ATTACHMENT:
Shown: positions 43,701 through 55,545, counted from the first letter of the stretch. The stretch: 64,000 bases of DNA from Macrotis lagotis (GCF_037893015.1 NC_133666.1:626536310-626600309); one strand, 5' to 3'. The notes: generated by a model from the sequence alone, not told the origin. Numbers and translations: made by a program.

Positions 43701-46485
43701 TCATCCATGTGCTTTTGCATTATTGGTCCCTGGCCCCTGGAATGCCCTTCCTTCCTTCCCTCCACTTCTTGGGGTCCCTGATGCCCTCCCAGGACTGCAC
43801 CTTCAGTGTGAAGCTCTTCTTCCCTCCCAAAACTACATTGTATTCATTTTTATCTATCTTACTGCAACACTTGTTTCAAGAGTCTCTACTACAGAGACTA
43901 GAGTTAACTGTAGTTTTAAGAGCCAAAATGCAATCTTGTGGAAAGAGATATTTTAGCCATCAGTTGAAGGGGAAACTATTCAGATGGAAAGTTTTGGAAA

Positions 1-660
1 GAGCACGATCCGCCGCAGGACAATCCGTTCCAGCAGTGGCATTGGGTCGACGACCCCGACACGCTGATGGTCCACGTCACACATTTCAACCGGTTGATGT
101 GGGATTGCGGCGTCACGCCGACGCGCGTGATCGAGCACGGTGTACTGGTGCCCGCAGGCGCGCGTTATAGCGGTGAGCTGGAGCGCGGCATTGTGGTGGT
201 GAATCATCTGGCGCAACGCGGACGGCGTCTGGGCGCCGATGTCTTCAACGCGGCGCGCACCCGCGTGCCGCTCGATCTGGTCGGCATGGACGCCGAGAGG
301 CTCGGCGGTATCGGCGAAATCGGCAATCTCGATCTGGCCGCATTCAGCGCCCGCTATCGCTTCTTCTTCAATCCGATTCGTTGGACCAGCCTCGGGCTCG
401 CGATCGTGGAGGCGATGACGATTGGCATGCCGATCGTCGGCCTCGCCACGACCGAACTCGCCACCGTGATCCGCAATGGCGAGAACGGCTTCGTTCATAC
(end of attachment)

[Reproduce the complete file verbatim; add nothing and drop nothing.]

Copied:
Shown: positions 43,701 through 55,545, counted from the first letter of the stretch. The stretch: 64,000 bases of DNA from Macrotis lagotis (GCF_037893015.1 NC_133666.1:626536310-626600309); one strand, 5' to 3'. The notes: generated by a model from the sequence alone, not told the origin. Numbers and translations: made by a program.

Positions 43701-46485
43701 TCATCCATGTGCTTTTGCATTATTGGTCCCTGGCCCCTGGAATGCCCTTCCTTCCTTCCCTCCACTTCTTGGGGTCCCTGATGCCCTCCCAGGACTGCAC
43801 CTTCAGTGTGAAGCTCTTCTTCCCTCCCAAAACTACATTGTATTCATTTTTATCTATCTTACTGCAACACTTGTTTCAAGAGTCTCTACTACAGAGACTA
43901 GAGTTAACTGTAGTTTTAAGAGCCAAAATGCAATCTTGTGGAAAGAGATATTTTAGCCATCAGTTGAAGGGGAAACTATTCAGATGGAAAGTTTTGGAAA

Positions 1-660
1 GAGCACGATCCGCCGCAGGACAATCCGTTCCAGCAGTGGCATTGGGTCGACGACCCCGACACGCTGATGGTCCACGTCACACATTTCAACCGGTTGATGT
101 GGGATTGCGGCGTCACGCCGACGCGCGTGATCGAGCACGGTGTACTGGTGCCCGCAGGCGCGCGTTATAGCGGTGAGCTGGAGCGCGGCATTGTGGTGGT
201 GAATCATCTGGCGCAACGCGGACGGCGTCTGGGCGCCGATGTCTTCAACGCGGCGCGCACCCGCGTGCCGCTCGATCTGGTCGGCATGGACGCCGAGAGG
301 CTCGGCGGTATCGGCGAAATCGGCAATCTCGATCTGGCCGCATTCAGCGCCCGCTATCGCTTCTTCTTCAATCCGATTCGTTGGACCAGCCTCGGGCTCG
401 CGATCGTGGAGGCGATGACGATTGGCATGCCGATCGTCGGCCTCGCCACGACCGAACTCGCCACCGTGATCCGCAATGGCGAGAACGGCTTCGTTCATAC